Skedsheet Blog

Where we talk about the product, calendars, organization, and business

Getting fancy with the Outlook calendar

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I went to visit a local company that was interested in looking at JobTracker, because they had built their own custom add-on to Outlook and it wasn’t working out.

The idea was great – very much like what we are doing with skedsheet – have a spreadsheet that talks to a calendar.  And it worked okay, but they had some very real problems that were forcing them to look at other options.

  1. They were building their own custom software. Building software is incredibly expensive, time consuming, and hard.  Even though the tools keep getting better and cheaper, it’s usually better to buy software than to try to build it yourself.  We know the cost of building software pretty well, and we expect to throw away a large percentage of the code we write.  But, because we can spread the cost over many customers, it’s not a huge penalty.
  2. They’re not technical folks. If you don’t have experience writing software, you’re at the mercy of the programmers you hire.  Most of the time you have very little control over the quality of the final product – if you ever get one.  When you’re presented with technical options, usually the only way you learn the “right way” to do something is by having experience messing it up before.  Luckily, they had a product that did some of what they wanted, but it had bugs and never was “quite right”.
  3. They didn’t imagine using the web. Because they had been using Outlook before, the way they specified the task to the programmer they hired was “build us a spreadsheet that can plug into Outlook”.  Since they were paying the guy hourly, they wanted the quick & dirty solution.  Because it wasn’t on the web, they couldn’t easily get to the schedules outside of the office and it was almost impossible to share with other people.  Basically, it could only be used by the office manager.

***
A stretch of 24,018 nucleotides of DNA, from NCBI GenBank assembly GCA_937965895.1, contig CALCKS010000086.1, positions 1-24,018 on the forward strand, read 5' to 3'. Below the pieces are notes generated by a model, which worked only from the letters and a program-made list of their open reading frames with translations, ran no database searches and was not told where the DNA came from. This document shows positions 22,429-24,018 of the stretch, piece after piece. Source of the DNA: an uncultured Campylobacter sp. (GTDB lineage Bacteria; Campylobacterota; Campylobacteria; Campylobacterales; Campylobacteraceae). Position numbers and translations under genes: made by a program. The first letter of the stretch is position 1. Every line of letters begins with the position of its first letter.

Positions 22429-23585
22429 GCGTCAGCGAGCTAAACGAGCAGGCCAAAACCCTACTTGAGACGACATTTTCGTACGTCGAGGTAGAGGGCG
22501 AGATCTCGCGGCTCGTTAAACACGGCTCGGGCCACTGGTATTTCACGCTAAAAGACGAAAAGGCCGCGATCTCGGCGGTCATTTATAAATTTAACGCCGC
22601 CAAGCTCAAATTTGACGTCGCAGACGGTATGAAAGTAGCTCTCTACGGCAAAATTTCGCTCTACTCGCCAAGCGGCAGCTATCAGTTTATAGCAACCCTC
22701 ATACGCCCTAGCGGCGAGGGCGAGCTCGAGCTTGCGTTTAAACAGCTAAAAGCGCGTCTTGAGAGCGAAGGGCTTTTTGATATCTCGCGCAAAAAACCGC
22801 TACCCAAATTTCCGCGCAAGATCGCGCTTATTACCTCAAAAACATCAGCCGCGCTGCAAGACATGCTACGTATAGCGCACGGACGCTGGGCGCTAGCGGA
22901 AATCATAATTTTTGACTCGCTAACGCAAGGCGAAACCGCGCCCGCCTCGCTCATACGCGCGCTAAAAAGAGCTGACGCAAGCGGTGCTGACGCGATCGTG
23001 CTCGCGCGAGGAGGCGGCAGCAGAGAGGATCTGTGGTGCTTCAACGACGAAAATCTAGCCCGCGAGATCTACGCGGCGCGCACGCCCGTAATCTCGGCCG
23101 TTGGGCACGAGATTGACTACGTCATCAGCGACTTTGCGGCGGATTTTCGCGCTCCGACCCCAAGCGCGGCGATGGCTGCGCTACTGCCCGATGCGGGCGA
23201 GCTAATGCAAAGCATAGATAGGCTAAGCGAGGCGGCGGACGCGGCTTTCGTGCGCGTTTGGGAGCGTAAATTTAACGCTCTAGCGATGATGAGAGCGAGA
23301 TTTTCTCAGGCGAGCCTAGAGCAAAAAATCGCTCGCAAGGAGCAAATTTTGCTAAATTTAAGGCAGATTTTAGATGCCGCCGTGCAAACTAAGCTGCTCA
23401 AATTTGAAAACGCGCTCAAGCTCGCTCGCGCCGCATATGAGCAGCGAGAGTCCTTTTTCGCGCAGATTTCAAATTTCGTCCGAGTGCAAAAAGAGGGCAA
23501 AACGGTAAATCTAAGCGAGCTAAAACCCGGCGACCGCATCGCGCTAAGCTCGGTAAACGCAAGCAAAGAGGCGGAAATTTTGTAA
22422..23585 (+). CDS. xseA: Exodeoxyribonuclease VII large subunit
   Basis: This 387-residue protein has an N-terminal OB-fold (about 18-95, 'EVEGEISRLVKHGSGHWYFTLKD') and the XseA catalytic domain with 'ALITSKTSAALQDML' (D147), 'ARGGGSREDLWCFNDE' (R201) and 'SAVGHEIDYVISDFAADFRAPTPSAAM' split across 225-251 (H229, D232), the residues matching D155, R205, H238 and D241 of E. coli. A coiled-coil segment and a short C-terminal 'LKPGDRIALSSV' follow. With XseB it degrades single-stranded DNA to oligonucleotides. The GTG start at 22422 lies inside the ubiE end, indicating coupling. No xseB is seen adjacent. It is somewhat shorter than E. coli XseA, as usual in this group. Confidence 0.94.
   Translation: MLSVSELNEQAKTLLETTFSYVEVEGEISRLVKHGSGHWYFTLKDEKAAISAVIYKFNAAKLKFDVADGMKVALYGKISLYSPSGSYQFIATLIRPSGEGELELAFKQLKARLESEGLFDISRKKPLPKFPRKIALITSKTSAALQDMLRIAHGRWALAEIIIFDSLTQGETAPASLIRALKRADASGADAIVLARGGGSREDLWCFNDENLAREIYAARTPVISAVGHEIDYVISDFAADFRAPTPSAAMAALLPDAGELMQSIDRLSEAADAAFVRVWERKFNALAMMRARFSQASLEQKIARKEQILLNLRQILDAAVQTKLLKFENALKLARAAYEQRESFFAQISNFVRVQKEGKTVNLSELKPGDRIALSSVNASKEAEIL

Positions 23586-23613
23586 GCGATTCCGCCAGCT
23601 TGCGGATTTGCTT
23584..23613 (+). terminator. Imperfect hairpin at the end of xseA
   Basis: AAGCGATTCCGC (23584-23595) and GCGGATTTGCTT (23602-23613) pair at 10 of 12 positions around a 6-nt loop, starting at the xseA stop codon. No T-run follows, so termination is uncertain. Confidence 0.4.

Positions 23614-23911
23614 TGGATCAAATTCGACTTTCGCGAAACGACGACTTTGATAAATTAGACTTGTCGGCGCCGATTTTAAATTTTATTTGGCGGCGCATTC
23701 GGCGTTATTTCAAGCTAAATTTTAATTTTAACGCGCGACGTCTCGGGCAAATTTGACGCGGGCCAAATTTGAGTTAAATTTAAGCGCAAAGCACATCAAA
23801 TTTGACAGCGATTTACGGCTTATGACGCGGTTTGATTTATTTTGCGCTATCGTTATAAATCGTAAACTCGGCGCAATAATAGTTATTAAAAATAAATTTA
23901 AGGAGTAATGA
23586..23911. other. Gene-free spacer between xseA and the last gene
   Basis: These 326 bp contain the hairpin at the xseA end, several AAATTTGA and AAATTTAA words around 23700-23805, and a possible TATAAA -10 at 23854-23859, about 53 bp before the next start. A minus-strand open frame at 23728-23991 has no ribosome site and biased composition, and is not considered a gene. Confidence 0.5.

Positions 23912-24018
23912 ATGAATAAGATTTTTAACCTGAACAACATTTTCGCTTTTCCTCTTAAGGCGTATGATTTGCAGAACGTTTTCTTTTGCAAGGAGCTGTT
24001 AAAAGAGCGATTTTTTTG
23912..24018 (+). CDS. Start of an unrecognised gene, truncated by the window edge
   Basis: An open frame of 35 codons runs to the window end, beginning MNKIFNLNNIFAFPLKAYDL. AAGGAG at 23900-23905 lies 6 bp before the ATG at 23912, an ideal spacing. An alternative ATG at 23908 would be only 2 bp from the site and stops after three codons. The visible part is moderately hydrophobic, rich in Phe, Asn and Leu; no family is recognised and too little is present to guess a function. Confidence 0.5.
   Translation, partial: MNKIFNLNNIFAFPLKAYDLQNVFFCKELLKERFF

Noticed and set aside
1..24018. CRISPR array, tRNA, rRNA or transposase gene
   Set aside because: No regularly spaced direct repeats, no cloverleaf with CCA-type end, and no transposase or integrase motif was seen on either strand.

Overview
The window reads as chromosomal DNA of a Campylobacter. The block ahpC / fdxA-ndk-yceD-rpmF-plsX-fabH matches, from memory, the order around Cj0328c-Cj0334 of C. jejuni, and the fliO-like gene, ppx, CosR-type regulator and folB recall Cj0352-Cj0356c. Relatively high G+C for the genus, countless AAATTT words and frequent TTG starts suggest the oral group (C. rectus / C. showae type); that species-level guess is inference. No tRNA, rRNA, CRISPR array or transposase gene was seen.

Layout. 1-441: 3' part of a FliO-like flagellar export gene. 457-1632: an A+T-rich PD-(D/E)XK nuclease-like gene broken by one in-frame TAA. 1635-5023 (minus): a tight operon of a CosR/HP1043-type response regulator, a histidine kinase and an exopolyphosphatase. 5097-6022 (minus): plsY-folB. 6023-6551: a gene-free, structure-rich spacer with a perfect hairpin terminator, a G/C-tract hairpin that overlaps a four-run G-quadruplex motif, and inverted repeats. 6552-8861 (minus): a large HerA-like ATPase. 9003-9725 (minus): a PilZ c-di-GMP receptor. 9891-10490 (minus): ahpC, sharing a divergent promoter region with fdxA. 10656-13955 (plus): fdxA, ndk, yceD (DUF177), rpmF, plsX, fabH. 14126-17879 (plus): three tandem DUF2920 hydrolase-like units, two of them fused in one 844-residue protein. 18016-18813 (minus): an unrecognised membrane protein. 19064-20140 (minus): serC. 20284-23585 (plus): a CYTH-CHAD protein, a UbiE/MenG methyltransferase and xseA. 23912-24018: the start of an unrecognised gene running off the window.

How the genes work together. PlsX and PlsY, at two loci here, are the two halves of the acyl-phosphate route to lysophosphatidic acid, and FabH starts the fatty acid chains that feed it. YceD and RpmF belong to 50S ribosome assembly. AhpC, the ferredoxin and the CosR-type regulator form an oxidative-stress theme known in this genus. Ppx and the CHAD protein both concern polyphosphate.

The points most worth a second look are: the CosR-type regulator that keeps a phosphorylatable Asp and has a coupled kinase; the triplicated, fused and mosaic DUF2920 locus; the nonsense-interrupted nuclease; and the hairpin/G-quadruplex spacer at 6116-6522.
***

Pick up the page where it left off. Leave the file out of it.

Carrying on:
So, what ended up happening?  They paid someone tens of thousands of dollars for a database that functions like a very inflexible spreadsheet – all of the fields were set up by the programmer, and any new fields cost big bucks to add in.  After they would enter information about a customer into the spreadsheet/database, they pushed a button and this transferred the data to outlook.  Once in outlook, it never went back to the spreadsheet.  It was supposed to, but machines would crash if they tried to make it work the other way.

That’s when they gave up, and started looking at other options.  As a small manufacturing company, they learned the lesson the hard way – it’s much better for them to concentrate on what they do well.  Building their own software was an expensive diversion.

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Written by Harry Hollander

February 24, 2009 at 6:51 am

Posted in Uncategorized

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